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When women’s employment equals family disgrace: A Case from Rural India

[By Renza Iqbal]

Fariha, 19 years, belongs to a middle-class family. Though her family could afford to get her a smartphone, it was not deemed necessary. Fariha’s first smartphone was gifted to her by her husband. She sought her husband’s approval before installing WhatsApp on her phone. She had been married off soon after her schooling and had no hope of pursuing further education or employment. However, this is not a story of a girl from some “backward” place. Fariha is from one of India’s most progressive states—Kerala.

As a PhD scholar at Erasmus University Rotterdam working on digital inequality in rural India, I carried out a month long pilot study in rural Wayanad – a district in the north of Kerala, conducting a focus group discussion and 25 in-depth interviews to understand how the Kerala state fares in terms of digital access and usage. My findings revealed a bigger problem. Though my focus was on the usage and access to mobile phones and the internet, these digital barriers appeared to be culturally induced, embedded in long standing gendered notions of education, employment, and leisure.

Kerala’s women: The most educated and the least empowered

Among the states in India, Kerala often gains the spotlight for its exceptional achievements. It tops the indices in education, gender ratio, health and governance. When the country records 48.5% of its population as female, the state of Kerala boasts a 52.02% female population. But the series of remarkable achievements by the state’s government seems to have had little effect on improving the number of women in the workforce. It is a curious case of education not being converted into employment or empowerment.

Women in the state have a higher education level compared to women in other states in the country. Yet, women’s participation in the labour market has been consistently lower than men, and the wage gap compared to men remains high. It doesn’t end here. According to the Gender Statistics 2017-18 report by the Economics and Statistics Department of the State, around 75% of the female population in the state is considered to be economically inactive. So how is it that a state with the highest female literacy rate is also the state with the highest female unemployment? Add to that the fact that girls in Kerala consistently outperform boys in national-level achievement tests and language tests., you start to see a pattern—a suppressive social order at work.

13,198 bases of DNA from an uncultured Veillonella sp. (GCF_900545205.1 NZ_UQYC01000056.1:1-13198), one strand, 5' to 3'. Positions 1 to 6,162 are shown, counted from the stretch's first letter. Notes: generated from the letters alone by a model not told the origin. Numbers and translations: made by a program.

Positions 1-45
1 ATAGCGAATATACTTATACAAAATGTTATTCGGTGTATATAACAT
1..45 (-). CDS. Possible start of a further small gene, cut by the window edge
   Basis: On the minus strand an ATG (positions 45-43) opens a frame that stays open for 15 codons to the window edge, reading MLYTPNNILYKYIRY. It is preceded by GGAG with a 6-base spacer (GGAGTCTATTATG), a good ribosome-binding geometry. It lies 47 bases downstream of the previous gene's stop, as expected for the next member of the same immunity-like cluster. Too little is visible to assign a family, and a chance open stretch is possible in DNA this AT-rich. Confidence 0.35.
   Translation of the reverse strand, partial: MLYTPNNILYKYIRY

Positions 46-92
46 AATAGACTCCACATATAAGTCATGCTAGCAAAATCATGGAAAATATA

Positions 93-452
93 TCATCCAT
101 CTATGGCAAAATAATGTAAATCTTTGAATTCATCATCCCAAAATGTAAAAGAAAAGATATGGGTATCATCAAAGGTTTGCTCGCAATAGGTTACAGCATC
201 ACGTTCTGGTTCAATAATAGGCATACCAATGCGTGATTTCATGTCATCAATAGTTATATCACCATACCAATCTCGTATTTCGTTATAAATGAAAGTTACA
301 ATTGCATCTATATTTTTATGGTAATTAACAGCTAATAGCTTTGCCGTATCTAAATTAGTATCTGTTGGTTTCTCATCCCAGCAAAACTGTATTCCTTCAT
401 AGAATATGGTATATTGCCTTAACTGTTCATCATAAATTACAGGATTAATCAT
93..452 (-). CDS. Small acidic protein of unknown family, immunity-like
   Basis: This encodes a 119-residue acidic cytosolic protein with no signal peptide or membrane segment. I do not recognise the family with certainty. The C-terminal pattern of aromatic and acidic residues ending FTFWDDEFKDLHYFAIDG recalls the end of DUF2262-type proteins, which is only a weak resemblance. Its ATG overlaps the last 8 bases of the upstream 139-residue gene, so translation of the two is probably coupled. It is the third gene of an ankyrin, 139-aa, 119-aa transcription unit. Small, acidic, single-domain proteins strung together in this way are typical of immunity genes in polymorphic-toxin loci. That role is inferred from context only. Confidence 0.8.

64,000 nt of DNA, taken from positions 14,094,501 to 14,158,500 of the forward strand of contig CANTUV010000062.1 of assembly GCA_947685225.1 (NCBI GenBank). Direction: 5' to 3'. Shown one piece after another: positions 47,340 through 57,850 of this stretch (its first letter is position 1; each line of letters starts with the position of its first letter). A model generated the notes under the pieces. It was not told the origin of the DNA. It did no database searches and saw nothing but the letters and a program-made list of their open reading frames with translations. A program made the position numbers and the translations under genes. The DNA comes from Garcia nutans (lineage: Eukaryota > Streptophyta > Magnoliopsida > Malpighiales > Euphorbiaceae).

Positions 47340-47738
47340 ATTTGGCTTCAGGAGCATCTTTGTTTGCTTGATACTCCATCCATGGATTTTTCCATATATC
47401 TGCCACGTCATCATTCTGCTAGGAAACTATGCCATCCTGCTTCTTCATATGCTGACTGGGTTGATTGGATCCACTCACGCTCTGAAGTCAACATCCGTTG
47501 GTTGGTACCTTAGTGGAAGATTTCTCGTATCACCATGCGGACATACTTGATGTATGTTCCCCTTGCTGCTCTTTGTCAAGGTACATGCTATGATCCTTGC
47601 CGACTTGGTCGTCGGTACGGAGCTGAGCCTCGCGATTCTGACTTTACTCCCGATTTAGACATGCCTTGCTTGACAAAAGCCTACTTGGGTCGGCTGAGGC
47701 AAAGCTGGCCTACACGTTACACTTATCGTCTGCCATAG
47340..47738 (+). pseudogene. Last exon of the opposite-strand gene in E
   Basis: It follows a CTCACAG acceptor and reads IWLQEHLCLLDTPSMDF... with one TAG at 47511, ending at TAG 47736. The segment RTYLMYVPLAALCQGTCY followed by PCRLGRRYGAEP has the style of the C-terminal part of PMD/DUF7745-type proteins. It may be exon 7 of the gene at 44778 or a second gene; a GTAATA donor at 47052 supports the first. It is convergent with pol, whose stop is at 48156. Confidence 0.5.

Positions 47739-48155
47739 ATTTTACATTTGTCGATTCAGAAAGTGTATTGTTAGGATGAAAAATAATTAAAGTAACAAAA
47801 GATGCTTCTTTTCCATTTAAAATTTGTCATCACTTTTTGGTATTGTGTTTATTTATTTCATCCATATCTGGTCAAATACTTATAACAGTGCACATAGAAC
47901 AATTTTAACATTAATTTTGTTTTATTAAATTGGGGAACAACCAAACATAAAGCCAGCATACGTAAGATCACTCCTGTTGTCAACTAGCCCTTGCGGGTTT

Formal education, a mere formality

Education does not necessarily lead to empowerment. I have witnessed this my whole life. As someone who grew up in a traditional Muslim family in Kerala, I bore witness to patriarchy’s hand at work. I have experienced, both within my family and around me, women with tremendous intellectual capacity being married off early, to take on their predetermined life role of carrying out household chores and responsibilities. In my community, education for women is understood as an acceptable engagement until marriage—a mere formality. This notion is so ingrained that one often finds families waiting outside college gates on the lookout to identify potential brides. This goes beyond this particular community; restricting women’s potential is found in almost every community in Kerala, just in different ways.

Image credit: Pippa Ranger/DFID – UK Department for International Development

Caution, women at work

A 2019 study on women’s labour in Kerala gives us better insight into the cultural influences on women’s low representation in workspaces. It found that working women in Kerala are seen as representing the inadequacy of the primary male bread earners’ capacity to provide sufficiently for the family. For women coming from the privileged classes and castes, engaging in employment outside the confines of their home is even considered disgraceful for the family. Paid work is regarded as a threat to their femininity arising from the shared fear that working women could be exposed to sexual harassment. Those who dare to challenge these norms are often ostracized. The most readily accepted solution to protect women from unwanted advances is to restrict women’s access to public spaces. This keeps them from becoming financially independent.

Welcoming a digital Indian!

While growing up, women are monitored by the family on who they are engaging with on their devices. The amount of time they can spend on their devices are also often restricted. That is, if they manage to pass all hurdles to finally get access to smartphones.